“How do you assess a hybrid when a lot of sommeliers don’t have a blueprint for what these wines should taste like?” asks Scott Zoccolilo of Del Frisco’s Double Eagle Steakhouse in Philadelphia.
On October 25, the Pennsylvania Winery Association gathered a group of sommeliers at Paradocx Vineyard in Chester County to provide that blueprint. The energetic session introduced the panel to the character and charms of hybrid grapes, including Vidal Blanc, Traminette, Cayuga, Vignoles, Chambourcin, and Steuben. Winemakers from across the state — joining both virtually and in-person — introduced their creations, telling the tasters what they should look for with each varietal.
It was a sophisticated group, and the lively discussion touched on topics such as the age of the vines, residual sugar, hybrid parentage, yeast strains, and farming practices. Something that came up again and again is the idea that the only thing holding these grapes back is a lack of name recognition. Sommeliers are on the front lines of that battle.
“For me, personally, this tasting really opened my eyes up to the quality of wine that these hybrid grapes are producing,” says Zocollilo. “I would often in the past be stuck on my soapbox about only selling vinifera and not including hybrids on wine lists at the restaurant due to the fact that they don’t have consumer name recognition. But I sell obscure vinifera varietals such as Trousseau and Picpoul on a regular basis — the grapes and wine are amazing even if they were not well known.”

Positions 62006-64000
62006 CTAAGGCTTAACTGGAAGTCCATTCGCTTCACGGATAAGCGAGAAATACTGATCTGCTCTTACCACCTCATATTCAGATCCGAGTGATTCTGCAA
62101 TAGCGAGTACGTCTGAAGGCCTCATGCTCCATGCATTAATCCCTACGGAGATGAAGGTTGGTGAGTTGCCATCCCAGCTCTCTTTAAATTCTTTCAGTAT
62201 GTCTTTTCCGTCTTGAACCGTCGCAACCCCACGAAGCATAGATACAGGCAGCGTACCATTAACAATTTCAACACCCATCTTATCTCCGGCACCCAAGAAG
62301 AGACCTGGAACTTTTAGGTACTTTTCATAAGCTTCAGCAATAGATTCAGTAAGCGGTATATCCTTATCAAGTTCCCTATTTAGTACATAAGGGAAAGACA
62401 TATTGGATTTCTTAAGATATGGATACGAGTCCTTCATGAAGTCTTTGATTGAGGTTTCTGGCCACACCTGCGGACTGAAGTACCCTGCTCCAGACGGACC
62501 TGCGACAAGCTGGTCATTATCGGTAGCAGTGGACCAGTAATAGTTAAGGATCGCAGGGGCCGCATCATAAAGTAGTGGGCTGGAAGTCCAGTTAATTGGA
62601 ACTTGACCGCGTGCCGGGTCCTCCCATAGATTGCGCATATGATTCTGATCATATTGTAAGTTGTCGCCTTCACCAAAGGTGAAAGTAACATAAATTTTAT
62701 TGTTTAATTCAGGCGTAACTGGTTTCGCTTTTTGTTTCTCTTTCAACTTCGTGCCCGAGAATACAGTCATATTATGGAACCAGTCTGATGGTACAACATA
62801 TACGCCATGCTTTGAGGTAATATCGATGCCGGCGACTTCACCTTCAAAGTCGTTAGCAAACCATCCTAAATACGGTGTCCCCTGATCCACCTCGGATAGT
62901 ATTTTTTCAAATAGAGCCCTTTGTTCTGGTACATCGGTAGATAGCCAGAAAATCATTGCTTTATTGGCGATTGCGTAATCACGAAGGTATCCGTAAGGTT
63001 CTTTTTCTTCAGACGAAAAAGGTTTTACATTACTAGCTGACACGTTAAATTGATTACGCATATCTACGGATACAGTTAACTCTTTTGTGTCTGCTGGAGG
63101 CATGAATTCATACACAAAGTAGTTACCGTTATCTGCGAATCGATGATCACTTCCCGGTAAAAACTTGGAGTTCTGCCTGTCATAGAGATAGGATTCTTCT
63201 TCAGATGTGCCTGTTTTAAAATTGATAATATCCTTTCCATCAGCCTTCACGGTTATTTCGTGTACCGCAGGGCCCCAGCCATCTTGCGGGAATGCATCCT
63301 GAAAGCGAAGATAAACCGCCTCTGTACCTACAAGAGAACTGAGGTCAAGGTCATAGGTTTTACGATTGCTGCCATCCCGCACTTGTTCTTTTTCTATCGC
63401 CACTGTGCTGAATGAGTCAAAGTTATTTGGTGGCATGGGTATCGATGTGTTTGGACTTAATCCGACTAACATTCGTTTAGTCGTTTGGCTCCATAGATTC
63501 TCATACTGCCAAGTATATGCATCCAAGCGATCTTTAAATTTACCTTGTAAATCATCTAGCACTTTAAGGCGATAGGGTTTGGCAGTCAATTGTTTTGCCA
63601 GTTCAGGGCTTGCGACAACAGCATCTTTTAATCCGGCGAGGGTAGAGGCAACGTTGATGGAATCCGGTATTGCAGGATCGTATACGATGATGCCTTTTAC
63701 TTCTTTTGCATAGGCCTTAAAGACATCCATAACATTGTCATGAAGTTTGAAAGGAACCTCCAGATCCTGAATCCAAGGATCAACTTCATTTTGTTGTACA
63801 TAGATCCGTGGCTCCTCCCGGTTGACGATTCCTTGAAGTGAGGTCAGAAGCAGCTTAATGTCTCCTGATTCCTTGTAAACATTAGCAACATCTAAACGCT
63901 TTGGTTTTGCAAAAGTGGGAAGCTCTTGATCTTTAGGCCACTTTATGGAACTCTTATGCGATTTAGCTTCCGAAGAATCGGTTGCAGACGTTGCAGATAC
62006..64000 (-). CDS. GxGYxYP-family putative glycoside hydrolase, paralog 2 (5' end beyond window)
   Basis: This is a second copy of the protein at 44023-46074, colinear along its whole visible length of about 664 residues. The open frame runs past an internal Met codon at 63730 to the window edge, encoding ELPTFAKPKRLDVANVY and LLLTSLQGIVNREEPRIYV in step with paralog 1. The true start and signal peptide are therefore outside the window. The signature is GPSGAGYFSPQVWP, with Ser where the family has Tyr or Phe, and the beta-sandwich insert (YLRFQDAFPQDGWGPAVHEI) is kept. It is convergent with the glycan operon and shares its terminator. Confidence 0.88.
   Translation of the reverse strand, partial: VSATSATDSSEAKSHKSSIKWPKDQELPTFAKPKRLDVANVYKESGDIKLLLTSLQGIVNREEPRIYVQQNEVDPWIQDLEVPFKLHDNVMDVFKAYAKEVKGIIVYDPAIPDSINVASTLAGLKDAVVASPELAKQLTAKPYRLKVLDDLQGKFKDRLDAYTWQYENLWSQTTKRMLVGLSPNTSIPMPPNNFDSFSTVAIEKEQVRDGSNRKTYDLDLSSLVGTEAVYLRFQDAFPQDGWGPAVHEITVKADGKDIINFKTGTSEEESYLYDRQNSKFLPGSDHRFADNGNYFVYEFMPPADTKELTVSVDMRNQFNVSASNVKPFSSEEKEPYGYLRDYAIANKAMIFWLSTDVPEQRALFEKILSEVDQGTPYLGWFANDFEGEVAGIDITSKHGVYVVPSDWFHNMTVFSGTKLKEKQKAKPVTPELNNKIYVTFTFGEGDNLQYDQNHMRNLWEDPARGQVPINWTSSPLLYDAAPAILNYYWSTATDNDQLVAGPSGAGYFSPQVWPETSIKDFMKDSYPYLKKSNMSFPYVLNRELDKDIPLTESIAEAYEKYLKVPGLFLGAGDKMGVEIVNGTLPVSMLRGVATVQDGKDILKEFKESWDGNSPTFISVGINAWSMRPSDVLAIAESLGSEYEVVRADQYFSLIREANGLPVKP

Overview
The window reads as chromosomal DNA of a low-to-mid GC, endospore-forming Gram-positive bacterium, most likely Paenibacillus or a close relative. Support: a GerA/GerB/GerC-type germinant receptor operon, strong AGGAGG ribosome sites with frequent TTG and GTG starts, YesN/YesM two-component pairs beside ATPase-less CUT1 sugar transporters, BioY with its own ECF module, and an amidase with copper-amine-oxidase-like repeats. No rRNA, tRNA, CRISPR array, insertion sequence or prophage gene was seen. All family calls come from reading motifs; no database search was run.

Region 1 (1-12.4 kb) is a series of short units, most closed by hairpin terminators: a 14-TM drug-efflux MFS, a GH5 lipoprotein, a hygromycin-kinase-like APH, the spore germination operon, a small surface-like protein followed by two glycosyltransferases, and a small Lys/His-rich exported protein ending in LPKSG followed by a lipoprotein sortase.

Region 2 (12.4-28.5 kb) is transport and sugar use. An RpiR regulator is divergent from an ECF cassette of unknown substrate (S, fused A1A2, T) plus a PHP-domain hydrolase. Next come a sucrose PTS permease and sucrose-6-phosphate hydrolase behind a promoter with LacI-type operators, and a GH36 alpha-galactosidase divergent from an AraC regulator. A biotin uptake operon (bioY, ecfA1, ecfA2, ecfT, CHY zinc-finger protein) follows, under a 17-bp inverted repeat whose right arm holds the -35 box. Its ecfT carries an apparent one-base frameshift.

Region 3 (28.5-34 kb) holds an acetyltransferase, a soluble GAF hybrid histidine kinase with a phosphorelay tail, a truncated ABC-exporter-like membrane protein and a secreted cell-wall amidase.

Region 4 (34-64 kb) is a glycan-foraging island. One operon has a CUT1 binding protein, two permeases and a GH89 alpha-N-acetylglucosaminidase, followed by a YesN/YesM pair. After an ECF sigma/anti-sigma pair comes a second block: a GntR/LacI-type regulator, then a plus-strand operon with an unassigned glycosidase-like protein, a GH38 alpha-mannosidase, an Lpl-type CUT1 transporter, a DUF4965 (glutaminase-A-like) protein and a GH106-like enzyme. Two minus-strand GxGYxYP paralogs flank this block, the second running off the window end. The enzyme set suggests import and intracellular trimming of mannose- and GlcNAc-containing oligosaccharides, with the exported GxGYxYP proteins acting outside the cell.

Alexandra Cherniavsky, Advanced Sommelier from Philadelphia also attended the tasting.
“I came away from the experience with a greater knowledge of hybrids and how they fit into the world of Pennsylvania wine, but I also learned that there is still a ton about the topic that I don’t know,” she says. “The tasting has only made me hungrier — thirstier? — for more knowledge and tasting experience.”
Like most of the attendees, she has been a judge at the annual Pennsylvania Sommelier Judgment Competition, which has featured exclusively vinifera grapes up to this point. That might change in the future.
“The Pennsylvania Winery Association was proud to bring together sommeliers and Pennsylvania wineries to showcase hybrid wine,” says Trish Brown, marketing committee chair of the PWA and general manager of Paradocx Vineyard. “Hybrid wines thrive in PA and we are excited for the potential for their inclusion into the Sommelier Judgement events in the coming years.”
Overall, the mood around the tasting table was festive, and the participants left armed with new knowledge and significant excitement about the wines.“This tasting definitely gave me the opportunity to taste and learn about some grapes that I would have no problem adding to any program that I’m in charge of,” says Zocollilo. “These wines show great complexity and quality, and are a testament to the PA wine scene.”